- Olle Eksell Site & Shop
- This Is Forest — Joel Speasmaker
- MVM — Magnus Voll Mathiasson
- Art School Cliche Spotting
- Posters Discovered in Notting Hill Gate Tube Station
- Vinyl Documentary: To Have & To Hold
- Partisan Memorials in Former Yugoslavia
- Up in the Air- Opening sequence
- Geoff Mcfetridge: Where the Wild Things Are Title Design
- Nikkatsu – Japanese actions films
NAVA is an Italian brand that has strong roots in the design community. Established in 1970, they have a long history of working with the leading designers of the day. Nendo Projects, Massimo Vignelli, Enzo Mari, Naoto Fukasawa and Max Huber are just a few of the designers that NAVA has collaborated with over the years. The success of these partnerships has allowed NAVA to craft a functional yet undeniably stylish product line that supercedes vain fashion. Many of these products have gone on to become icons that are still displayed in museums and galleries around the world.
We recently received a package from NAVA which contained items from the latest Michel Charlot collaboration as well as a classic notepad/daily planner designed by Max Huber during the early stages of the company. We explore these products in words and pictures after the jump.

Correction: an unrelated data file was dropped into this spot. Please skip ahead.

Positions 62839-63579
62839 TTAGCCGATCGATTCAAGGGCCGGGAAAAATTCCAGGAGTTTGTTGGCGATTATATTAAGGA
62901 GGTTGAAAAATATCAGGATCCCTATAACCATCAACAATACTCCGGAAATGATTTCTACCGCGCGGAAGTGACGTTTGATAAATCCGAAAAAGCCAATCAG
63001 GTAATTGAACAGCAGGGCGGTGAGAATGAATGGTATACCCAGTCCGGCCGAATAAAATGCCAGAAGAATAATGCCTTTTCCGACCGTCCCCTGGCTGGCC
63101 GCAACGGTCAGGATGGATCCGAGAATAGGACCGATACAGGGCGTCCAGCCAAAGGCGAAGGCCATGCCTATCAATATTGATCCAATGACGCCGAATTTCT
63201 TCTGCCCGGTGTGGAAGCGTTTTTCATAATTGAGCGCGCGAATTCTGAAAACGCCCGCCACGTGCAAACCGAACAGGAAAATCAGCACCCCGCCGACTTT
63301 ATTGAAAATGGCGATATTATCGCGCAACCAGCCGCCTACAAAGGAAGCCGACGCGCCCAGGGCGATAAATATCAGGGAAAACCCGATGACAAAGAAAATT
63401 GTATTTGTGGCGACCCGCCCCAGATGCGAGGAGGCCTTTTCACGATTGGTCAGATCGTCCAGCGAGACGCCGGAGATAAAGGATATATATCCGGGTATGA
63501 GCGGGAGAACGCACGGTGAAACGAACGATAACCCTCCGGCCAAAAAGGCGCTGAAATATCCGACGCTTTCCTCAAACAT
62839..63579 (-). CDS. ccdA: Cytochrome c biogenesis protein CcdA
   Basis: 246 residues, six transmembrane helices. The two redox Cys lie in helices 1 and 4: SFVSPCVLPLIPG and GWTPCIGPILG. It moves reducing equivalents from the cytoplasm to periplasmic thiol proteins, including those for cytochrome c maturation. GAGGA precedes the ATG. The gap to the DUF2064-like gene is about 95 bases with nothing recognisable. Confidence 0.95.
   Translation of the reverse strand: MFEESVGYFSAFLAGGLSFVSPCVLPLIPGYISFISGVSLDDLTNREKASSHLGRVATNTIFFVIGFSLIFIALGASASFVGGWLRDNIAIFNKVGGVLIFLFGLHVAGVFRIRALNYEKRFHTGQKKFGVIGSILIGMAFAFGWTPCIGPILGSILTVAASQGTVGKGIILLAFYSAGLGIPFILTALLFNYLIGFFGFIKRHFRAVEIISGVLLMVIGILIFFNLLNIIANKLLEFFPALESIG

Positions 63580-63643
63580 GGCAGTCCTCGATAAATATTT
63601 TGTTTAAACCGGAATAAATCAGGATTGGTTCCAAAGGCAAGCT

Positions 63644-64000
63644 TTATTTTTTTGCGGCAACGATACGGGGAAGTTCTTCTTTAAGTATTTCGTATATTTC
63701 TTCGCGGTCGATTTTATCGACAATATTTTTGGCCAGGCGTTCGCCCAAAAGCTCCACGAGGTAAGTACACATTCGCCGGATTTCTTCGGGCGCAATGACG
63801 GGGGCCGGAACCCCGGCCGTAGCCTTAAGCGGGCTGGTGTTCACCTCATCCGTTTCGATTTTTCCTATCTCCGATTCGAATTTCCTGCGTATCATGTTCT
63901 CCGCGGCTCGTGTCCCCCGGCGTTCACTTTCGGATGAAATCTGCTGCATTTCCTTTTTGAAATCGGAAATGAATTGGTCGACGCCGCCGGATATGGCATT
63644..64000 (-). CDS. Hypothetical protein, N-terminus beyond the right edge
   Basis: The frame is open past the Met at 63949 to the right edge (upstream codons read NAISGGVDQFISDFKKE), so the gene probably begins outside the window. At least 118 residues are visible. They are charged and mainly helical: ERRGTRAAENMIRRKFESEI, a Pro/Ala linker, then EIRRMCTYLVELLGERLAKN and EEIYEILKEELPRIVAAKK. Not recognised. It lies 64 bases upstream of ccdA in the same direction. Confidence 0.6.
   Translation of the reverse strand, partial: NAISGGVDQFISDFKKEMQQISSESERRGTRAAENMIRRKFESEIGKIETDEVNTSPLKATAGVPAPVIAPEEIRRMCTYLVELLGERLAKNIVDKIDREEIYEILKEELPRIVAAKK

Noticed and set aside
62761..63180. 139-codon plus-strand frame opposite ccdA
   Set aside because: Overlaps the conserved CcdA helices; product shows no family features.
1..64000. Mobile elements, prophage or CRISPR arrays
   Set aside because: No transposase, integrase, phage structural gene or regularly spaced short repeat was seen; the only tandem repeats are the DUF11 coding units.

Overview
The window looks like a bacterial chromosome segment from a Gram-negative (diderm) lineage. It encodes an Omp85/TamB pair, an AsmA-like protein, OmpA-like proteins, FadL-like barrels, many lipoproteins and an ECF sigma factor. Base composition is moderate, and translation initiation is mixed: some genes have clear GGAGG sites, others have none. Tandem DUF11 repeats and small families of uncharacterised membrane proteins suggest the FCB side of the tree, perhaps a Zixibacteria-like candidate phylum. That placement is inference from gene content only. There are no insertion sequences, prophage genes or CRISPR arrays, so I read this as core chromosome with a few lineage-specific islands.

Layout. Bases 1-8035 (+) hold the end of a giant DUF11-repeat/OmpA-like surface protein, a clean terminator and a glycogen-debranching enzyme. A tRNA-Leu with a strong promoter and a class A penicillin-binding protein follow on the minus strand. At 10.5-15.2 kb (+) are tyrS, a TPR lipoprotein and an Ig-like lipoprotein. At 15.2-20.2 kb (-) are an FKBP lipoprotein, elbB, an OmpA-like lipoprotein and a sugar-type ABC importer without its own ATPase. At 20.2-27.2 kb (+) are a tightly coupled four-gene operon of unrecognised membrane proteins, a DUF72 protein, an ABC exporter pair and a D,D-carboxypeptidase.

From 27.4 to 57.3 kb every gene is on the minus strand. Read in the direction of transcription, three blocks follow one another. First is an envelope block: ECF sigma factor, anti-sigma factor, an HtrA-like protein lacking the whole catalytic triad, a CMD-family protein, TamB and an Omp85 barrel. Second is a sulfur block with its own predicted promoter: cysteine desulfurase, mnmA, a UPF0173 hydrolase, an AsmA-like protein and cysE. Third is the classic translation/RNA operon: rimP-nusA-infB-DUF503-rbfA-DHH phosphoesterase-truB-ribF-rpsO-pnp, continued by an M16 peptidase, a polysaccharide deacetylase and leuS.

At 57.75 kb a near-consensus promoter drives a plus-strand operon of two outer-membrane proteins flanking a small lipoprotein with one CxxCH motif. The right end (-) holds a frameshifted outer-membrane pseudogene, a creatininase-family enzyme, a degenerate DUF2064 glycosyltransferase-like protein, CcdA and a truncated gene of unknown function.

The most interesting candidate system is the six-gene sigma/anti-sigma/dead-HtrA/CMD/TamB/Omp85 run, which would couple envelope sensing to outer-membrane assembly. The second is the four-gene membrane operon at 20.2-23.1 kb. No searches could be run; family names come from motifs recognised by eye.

In 1958, the inaugural issue of the Neue Grafik – The International Review of graphic design and related subjects – was launched by four Zürich-based designers. Led by Josef Müller-Brockmann, Richard Paul Lohse, Hans Neuburg and Carlo Vivarelli (LMNV), the journal became a catalyst for an emerging movement in design known as the Swiss School or International Typographic Style. Marked by its asymmetrical layouts, sans-serif typeface and strong use of grids, the International Typographic Style placed heavy emphasis on clarity and precision. Throughout the journal’s history, this rigid yet versatile approach to design was employed and readily adopted by the design community at large.
Original copies of Neue Grafik are scarce and rarely surface on the open market with single issues fetching three hundred dollars or more. With this in mind, I’m excited to announce the re-release by Lars Muller of this significant and sought-after periodical, with all eighteen issues now available as a facsimile reprint. Contained within a stunning red slipcase, the set also includes a 64 page booklet with commentary by Steven Heller, Lars Muller and Richard Hollis.
Bernd Kuchenbeiser’s 61 books with black type on white cover lovingly pays homage to the printed word in all it’s glory. Created for a recent event at Vitsoe’s Reading Room, the book also serves as an analog companion to his impressive blog. Contained within is a cohesive collection of titles bound initially by the color (or lack of) of their cover. Accompanying each entry is a brief paragraph that details the qualities whether physical or conceptual that have attracted Bernd’s attention. Available at select Vitsoe shops, the book is free while supplies last.